According to recent data, there have been 1,521,711 patients awaiting their diagnostic tests in July in the UK, which is a lower number than in May and June and the lowest number since the plan’s publication in February.
The most critical callouts were handled by ambulance workers during the busiest summer ever, according to statistics. Between June and August, paramedics handled more than 237,000 category one occurrences, up by a third from pre-pandemic levels. The number of those who have been waiting more than 18 months has decreased by almost a third since January, to 51,838, indicating further headway has been made on the steepest waits.
Except in circumstances where the patient elects to wait longer or for extremely difficult illnesses requiring specialised care, the NHS aims to end 18-month wait times by April 2023. Dedicated NHS employees are making progress toward these goals despite seeing more patients with COVID-19 this summer than they did the previous two summers combined.
This summer, there were 8,479 patients with COVID-19 admitted to hospitals on average per day, compared to 3,313 in 2021 and 2,032 in 2020. Despite the heavy workload placed on urgent and emergency care, August saw improvements in both A&E efficiency and ambulance response times over July.
With the data revealing that 26,263 people began treatment in July and more people were examined for cancer after a GP emergency referral than in any other July, over 238,000 checks were performed. The number of individuals receiving cancer care and treatment continues to be quite high at 238,771.
Only 45% of patients were discharged when they were willing in August, and an average of 13,388 beds per day were occupied by patients who no longer needed to be in the hospital. These delays in patient discharge into the community and social care continue to place additional strain on hospital bed capacity. The NHS has already made plans to increase capacity in advance of the winter, including thousands of more beds; additional staff to handle 999 and 111 calls; and initiatives to ensure that patients are discharged as per schedule.
On the 5th of September, staff members began the most recent process of the NHS COVID-19 vaccination programme. This week, they plan to visit 1,000 care facilities.
With England’s top doctor today pushing people to be vaccinated ahead of winter, the booking facility opened on September 7th for millions of eligible people to get in for their top-up shot next week. Despite another substantial wave of COVID infection this summer, this month’s figures show that they are making significant progress in reducing backlogs, with wait times of much more than 18 months down and the lowest number of patients awaiting tests and checks since they published their elective recovery plan, said Professor Sir Stephen Powis, national medical director of the NHS.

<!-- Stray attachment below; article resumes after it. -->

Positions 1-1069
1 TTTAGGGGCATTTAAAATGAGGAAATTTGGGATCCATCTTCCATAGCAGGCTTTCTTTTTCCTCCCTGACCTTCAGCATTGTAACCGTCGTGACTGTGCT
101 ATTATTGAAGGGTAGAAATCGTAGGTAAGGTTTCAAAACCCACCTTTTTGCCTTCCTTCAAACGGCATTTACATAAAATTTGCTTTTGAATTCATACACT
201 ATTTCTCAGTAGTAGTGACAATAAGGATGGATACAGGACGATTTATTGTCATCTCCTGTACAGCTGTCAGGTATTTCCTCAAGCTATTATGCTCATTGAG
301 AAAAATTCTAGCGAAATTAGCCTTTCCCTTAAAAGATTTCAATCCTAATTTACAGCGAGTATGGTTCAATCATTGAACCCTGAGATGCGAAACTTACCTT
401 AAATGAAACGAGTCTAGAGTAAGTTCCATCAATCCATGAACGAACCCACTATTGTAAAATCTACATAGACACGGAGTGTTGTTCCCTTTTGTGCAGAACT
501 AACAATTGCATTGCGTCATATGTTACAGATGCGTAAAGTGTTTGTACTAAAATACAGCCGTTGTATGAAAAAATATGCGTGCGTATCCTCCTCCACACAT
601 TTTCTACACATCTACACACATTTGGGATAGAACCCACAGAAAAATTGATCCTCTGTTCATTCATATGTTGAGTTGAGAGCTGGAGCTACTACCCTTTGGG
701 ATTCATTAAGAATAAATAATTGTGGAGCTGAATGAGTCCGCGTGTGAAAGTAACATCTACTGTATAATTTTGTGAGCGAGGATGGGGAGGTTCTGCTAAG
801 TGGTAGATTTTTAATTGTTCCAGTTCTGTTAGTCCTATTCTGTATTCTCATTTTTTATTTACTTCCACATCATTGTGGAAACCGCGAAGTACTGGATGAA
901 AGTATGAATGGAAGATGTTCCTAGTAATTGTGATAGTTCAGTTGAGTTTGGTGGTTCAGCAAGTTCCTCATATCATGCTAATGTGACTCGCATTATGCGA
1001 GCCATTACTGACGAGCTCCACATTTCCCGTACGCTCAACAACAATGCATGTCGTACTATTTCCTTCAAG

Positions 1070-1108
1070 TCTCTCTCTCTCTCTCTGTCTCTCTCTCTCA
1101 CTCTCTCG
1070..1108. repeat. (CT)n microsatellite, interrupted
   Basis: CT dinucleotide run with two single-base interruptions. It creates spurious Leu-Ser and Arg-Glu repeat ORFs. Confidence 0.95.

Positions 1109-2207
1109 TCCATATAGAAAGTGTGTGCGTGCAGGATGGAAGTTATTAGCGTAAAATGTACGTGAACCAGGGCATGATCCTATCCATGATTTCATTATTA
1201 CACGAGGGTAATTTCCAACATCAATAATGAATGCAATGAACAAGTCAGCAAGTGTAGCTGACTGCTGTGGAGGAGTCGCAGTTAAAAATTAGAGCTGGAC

Despite responding to a record number of the most serious ambulance callouts throughout the summer, up a third from pre-pandemic levels-and ongoing difficulties discharging into the community and social care, they also saw advancements in A&E effectiveness and ambulance reaction times this month across all assessments, the report continued.
And with more 999 and 111 call handlers being hired and a comparable number of 7,000 more beds being made available, staff are already planning for a winter that is likely to be equally difficult.
This week, NHS employees began the most recent phase of the COVID-19 vaccination programme, visiting 1,000 care facilities. Powis said it is crucial that those who are eligible book appointments for next week without delay, in addition to continuing to use NHS services as usual, including calling 999 in an emergency and using NHS 111 online for other health conditions. The first variant-targeted vaccine will be available starting September 12 to frontline health and care professionals, immunosuppressed individuals, and people over 75.
The NHS is making every effort to be ready for the winter season, putting in place a number of new programmes to handle increased demand. The staff at South Warwickshire University NHS Foundation Trust are working hard to cut down on delayed discharges. Through their Hospital to Home service, a collaboration between the trust and Warwickshire Fire and Rescue Service, they are assisting older and more vulnerable patients who have been admitted to the hospital while evaluating potential hazards in their homes. In order to start treating frail patients early, in the appropriate setting, and to address the special problems their care needs, Warwick Hospital offers a frailty assessment area.
In its first year, the same-day emergency care centre at Sherwood Forest Hospitals NHS Foundation Trust saw 15,000 patients, which helped cut down on wait times and overnight hospital stays. The specially designed unit provides diagnostic testing, treatment, and care that would otherwise call for a brief hospital stay or space in the hospital’s already overcrowded A&E. The service is already recognised as a national best practise example.